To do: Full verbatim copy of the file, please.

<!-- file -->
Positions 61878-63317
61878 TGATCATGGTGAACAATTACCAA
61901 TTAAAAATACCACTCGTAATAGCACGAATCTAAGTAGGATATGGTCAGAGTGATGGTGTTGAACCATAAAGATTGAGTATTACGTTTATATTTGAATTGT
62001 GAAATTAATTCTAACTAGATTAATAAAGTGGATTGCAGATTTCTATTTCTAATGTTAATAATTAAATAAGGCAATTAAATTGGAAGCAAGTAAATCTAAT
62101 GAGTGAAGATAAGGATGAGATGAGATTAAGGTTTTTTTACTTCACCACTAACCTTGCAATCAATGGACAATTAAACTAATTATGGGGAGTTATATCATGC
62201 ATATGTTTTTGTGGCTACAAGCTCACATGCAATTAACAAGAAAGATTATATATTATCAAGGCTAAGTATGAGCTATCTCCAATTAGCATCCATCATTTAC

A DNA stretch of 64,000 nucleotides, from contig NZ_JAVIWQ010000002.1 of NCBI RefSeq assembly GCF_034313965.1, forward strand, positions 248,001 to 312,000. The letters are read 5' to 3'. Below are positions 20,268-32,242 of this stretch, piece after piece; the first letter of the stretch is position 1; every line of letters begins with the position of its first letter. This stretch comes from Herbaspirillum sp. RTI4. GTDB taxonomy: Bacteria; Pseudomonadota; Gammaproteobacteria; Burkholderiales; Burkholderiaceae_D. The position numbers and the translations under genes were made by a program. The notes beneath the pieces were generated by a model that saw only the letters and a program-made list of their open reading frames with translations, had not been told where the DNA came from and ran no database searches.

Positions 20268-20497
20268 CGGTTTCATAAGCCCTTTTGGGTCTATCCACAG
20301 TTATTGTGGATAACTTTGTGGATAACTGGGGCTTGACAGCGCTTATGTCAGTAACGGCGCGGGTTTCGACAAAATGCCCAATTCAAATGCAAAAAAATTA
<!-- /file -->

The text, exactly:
Positions 61878-63317
61878 TGATCATGGTGAACAATTACCAA
61901 TTAAAAATACCACTCGTAATAGCACGAATCTAAGTAGGATATGGTCAGAGTGATGGTGTTGAACCATAAAGATTGAGTATTACGTTTATATTTGAATTGT
62001 GAAATTAATTCTAACTAGATTAATAAAGTGGATTGCAGATTTCTATTTCTAATGTTAATAATTAAATAAGGCAATTAAATTGGAAGCAAGTAAATCTAAT
62101 GAGTGAAGATAAGGATGAGATGAGATTAAGGTTTTTTTACTTCACCACTAACCTTGCAATCAATGGACAATTAAACTAATTATGGGGAGTTATATCATGC
62201 ATATGTTTTTGTGGCTACAAGCTCACATGCAATTAACAAGAAAGATTATATATTATCAAGGCTAAGTATGAGCTATCTCCAATTAGCATCCATCATTTAC

A DNA stretch of 64,000 nucleotides, from contig NZ_JAVIWQ010000002.1 of NCBI RefSeq assembly GCF_034313965.1, forward strand, positions 248,001 to 312,000. The letters are read 5' to 3'. Below are positions 20,268-32,242 of this stretch, piece after piece; the first letter of the stretch is position 1; every line of letters begins with the position of its first letter. This stretch comes from Herbaspirillum sp. RTI4. GTDB taxonomy: Bacteria; Pseudomonadota; Gammaproteobacteria; Burkholderiales; Burkholderiaceae_D. The position numbers and the translations under genes were made by a program. The notes beneath the pieces were generated by a model that saw only the letters and a program-made list of their open reading frames with translations, had not been told where the DNA came from and ran no database searches.

Positions 20268-20497
20268 CGGTTTCATAAGCCCTTTTGGGTCTATCCACAG
20301 TTATTGTGGATAACTTTGTGGATAACTGGGGCTTGACAGCGCTTATGTCAGTAACGGCGCGGGTTTCGACAAAATGCCCAATTCAAATGCAAAAAAATTA